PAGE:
For lockdown, there can only be one boot that rises above the rest – it’s the Nike Mercurial Vapor 13. The Mercurial Vapor 13 may be a bitch to put on but once you’ve got your feet in them, they stay planted. Much of this is due to the game-changing anatomical soleplate that has been available in some of the Mercurial’s recent predecessors. It features a contoured inner soleplate that hugs the arch of your foot, making it hard for your feet to shift in any direction.
The sensation you get is unlike any other and it’s worth buying the Nike Mercurial Vapor 13 for this feature alone, even if you’re not the biggest fan of the speed boot category.
Upper – Nike Mercurial Vapor 8
If you’re going to have a very light pair of boots, the upper material has to play a big part in that. Over the years, we’ve been treated to some really thin uppers that made you feel light on your feet and also provided a barefoot touch on the ball – another signature feature of a speed boot.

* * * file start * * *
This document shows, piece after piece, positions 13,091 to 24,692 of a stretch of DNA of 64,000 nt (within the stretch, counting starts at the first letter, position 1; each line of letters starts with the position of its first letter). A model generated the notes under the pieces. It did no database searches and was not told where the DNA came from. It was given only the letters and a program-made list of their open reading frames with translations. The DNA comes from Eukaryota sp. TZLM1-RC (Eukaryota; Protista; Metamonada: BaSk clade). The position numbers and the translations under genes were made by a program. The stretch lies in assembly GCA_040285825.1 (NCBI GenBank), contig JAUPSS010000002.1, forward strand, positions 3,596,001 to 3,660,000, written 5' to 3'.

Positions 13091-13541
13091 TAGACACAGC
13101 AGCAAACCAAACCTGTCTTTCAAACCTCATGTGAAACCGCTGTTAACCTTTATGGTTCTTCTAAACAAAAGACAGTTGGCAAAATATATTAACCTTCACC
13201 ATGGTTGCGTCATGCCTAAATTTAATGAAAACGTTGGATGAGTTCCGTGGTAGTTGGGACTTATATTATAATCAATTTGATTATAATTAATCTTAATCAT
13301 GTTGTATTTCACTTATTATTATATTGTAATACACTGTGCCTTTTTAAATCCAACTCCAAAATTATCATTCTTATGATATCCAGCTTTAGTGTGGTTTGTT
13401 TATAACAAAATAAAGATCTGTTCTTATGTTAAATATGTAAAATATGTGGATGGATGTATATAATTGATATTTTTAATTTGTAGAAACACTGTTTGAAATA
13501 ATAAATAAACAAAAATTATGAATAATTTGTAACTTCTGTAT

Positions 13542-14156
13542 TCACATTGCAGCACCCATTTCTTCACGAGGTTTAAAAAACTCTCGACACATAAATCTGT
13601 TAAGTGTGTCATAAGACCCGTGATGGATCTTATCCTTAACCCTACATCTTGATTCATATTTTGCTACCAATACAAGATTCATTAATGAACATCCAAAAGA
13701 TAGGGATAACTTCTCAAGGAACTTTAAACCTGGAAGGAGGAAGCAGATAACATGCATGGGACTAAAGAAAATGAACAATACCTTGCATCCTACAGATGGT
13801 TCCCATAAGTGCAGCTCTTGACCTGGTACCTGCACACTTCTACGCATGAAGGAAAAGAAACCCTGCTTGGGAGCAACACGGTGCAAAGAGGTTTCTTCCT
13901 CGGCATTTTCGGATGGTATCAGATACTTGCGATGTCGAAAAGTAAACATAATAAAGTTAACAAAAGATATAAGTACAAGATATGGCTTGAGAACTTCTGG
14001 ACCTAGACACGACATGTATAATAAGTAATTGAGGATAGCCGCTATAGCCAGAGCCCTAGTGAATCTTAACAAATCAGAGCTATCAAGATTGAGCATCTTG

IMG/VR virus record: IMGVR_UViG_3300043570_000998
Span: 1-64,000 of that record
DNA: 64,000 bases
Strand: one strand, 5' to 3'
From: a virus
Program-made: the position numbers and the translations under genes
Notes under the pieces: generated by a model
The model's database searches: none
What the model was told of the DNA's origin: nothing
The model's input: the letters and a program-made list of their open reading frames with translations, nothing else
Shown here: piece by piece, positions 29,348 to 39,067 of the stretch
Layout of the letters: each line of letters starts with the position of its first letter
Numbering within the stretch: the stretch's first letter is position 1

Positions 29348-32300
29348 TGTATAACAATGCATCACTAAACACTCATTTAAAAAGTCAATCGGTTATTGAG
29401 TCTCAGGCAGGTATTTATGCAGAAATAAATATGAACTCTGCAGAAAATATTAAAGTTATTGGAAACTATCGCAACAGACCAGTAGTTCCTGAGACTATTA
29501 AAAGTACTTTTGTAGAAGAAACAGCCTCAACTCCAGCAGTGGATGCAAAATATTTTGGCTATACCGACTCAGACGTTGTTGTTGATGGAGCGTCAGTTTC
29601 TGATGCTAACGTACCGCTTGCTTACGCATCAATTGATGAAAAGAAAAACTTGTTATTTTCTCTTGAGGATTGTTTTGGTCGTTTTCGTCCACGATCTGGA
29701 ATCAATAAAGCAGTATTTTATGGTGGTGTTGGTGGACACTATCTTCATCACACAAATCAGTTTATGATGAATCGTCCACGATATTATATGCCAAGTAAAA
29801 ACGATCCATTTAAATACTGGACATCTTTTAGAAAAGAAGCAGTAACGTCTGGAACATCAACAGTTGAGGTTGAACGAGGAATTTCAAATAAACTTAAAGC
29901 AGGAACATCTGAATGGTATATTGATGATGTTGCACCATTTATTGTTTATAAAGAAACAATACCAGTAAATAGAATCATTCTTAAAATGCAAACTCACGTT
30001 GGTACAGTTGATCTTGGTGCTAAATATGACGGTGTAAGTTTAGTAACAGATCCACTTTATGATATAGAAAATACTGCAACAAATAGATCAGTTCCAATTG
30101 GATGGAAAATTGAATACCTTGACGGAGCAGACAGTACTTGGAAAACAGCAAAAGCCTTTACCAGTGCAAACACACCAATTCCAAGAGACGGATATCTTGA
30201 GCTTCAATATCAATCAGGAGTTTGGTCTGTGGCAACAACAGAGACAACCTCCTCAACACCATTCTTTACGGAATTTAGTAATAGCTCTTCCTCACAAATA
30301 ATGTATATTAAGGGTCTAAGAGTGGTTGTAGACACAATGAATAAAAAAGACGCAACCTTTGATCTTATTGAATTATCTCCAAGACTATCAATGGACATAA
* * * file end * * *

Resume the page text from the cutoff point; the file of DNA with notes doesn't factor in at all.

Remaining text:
We’ve been treated to some lovely Teijin synthetic uppers and modern knit is just beginning to realize its potential but one of the most iconic uppers had to go to the Nike Mercurial Vapor 8. Technically it’s still a “Teijin” upper but it had a suede-like finish that hasn’t been replicated since on any football boot. The unique material was meant to mould around the shape of your feet as a “second skin” but I can’t help but remember how much I loved touching that upper. It was luxurious, soft and one of a kind.
Better yet, it was introduced in the iconic “mango” colourway (aka fancy Nike talk for “peach”) that made a big statement with its clean looks and top notch performance.
Traction – Nike Mercurial Vapor 13
Part of being fast is the ability to go from 0-100 in mere seconds. This is why brands have put a lot of time in constructing some of the most aggressive stud patterns to dig deep into the ground and help you push off easily.
The blades of the Nike Mercurial Vapor 13 are just some next level stuff. I’ve never felt faster when toe-ing off than in these Vapors. Nike even made them 1mm longer than its predecessor, Vapor 12, for maximum traction.
Be careful, the traction can be a little too aggressive sometimes, especially if you play on artificial ground (AG) with firm ground studs. If you play on AG, do go with the AG-stud configuration to ensure you lower the risk of injury without losing out on its legendary grip.
Comfort – adidas X19.1